Firstly, his mother still treats him like he’s a 5-year-old child. His wife doesn’t bother to spend time with him, leading to a tumultuous relationship. His daughter’s partner is a loser.
Needless to say, Gianni needs something to look forward to in his golden years. Or should I say someone? Gianni decides to spend his retirement trying to fall in love again, leading to really funny—and awkward—situations.
While watching this film, learners will find that it’s quite useful for learning everyday vocabulary and common conversational conventions. They also might stumble on a few instances of language differences between the young and the elderly, as is common with any language.
“La grande bellezza” (“The Great Beauty”)
If you haven’t yet watched this masterpiece, power up your laptop and sign into your Netflix account right this instant. While unfortunately this flick has recently become unavailable for streaming, you can add this one to your Netflix DVD queue.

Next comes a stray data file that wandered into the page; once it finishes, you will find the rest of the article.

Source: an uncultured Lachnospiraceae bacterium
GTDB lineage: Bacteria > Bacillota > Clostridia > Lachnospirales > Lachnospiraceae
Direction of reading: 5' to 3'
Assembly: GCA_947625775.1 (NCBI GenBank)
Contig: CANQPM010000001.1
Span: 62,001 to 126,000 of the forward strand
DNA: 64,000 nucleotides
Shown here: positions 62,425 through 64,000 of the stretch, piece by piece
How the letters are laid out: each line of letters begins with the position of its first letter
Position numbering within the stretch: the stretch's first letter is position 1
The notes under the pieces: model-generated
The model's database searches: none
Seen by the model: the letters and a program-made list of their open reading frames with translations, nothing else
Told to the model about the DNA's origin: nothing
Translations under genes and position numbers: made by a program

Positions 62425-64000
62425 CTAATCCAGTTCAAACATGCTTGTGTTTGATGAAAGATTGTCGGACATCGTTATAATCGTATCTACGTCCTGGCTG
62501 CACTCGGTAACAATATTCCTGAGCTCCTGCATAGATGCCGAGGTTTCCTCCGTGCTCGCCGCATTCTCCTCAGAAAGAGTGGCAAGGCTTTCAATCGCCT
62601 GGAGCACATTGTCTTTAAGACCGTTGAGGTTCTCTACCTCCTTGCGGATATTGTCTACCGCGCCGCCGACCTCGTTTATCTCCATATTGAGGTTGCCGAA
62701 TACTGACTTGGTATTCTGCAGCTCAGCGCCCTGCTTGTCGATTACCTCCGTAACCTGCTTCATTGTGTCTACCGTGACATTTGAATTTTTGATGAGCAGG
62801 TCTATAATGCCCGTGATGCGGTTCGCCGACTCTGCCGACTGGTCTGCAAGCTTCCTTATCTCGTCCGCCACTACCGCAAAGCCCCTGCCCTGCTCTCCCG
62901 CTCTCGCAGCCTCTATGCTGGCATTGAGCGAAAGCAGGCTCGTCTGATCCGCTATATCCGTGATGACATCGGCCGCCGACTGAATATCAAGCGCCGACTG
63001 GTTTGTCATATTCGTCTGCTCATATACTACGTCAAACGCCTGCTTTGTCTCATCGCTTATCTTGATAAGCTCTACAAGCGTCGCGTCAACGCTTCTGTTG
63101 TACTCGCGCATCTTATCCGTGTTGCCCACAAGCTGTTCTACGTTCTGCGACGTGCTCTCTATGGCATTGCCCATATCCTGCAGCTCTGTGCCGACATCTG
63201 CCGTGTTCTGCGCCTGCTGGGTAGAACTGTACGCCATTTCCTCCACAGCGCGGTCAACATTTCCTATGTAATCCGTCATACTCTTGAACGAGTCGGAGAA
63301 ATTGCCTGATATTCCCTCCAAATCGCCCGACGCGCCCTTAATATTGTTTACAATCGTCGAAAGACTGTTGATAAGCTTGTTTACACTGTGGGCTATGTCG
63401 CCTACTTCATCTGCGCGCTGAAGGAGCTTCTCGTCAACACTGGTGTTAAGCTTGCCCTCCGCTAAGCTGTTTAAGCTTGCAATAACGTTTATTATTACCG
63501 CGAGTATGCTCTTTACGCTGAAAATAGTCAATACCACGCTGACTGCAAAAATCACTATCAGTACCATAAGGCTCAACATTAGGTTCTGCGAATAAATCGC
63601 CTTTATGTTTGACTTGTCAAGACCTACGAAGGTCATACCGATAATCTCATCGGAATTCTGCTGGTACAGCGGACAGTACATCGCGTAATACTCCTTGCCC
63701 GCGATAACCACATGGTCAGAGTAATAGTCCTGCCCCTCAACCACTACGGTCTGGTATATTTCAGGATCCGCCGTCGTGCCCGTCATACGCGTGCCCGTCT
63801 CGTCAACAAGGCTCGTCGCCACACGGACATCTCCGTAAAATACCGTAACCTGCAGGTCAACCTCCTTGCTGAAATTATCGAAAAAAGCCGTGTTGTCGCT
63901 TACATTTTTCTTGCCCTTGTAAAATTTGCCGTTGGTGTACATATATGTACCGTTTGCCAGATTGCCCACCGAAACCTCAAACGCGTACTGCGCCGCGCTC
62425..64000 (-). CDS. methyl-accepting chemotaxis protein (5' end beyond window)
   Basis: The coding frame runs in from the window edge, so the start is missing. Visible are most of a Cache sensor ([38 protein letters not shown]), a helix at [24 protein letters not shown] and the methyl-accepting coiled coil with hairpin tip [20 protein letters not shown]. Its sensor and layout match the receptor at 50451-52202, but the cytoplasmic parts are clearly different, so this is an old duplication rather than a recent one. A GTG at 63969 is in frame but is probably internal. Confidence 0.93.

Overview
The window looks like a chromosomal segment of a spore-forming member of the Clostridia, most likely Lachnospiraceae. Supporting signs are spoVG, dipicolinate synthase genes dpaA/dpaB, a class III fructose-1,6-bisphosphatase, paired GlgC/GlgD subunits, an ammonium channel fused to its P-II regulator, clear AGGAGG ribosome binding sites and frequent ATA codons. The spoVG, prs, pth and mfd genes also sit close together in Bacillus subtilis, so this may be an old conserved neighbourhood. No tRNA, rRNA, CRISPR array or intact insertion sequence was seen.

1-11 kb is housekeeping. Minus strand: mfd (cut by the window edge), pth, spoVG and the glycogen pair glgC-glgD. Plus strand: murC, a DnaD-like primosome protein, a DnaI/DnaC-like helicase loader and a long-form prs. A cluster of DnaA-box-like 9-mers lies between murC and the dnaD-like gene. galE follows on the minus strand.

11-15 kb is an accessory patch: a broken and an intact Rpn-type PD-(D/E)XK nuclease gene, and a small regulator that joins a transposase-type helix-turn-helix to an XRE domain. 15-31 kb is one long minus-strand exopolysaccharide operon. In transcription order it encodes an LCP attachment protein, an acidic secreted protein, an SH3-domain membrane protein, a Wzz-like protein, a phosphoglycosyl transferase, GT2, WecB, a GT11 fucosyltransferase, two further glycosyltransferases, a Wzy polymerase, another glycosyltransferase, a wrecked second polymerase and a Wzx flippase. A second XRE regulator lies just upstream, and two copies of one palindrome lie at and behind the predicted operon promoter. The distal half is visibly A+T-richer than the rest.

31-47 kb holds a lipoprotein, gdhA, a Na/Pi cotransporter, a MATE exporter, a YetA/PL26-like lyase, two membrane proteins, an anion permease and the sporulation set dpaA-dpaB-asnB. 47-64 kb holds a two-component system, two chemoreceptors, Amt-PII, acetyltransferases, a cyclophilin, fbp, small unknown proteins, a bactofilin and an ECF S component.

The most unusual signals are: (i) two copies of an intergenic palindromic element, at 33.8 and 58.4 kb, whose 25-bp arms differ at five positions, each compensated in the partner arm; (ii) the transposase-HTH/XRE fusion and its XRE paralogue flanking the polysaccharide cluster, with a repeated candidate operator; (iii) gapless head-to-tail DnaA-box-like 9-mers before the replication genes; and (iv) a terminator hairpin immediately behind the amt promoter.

This Italian comedy-drama became an instant classic and won the award for Best Foreign Language Film at the 86th Academy Awards back in 2014.
The film follows an elderly man named Jep who was once a famous and revered writer, now trying to find his place in the retirement world. The story focuses on his past experiences in life, relationships and love, as well as the fact that he ultimately feels that he has wasted his life. The film is a great mixture of feel-good, sad, hilarious and depressing, and you’ll definitely need a Kleenex or two throughout. It’s truly Italian cinema at its finest.
Geez, with all these Italian films so readily available, I don’t even want to wait for a rainy day!
I may just go on a Netflix binge tonight.
Follow suit—select a film and enjoy!
Michael Cristiano is a Canadian writer and language enthusiast. His latest ramblings on foreign languages and language learning can be found on his YouTube channel, The Polyglot Files.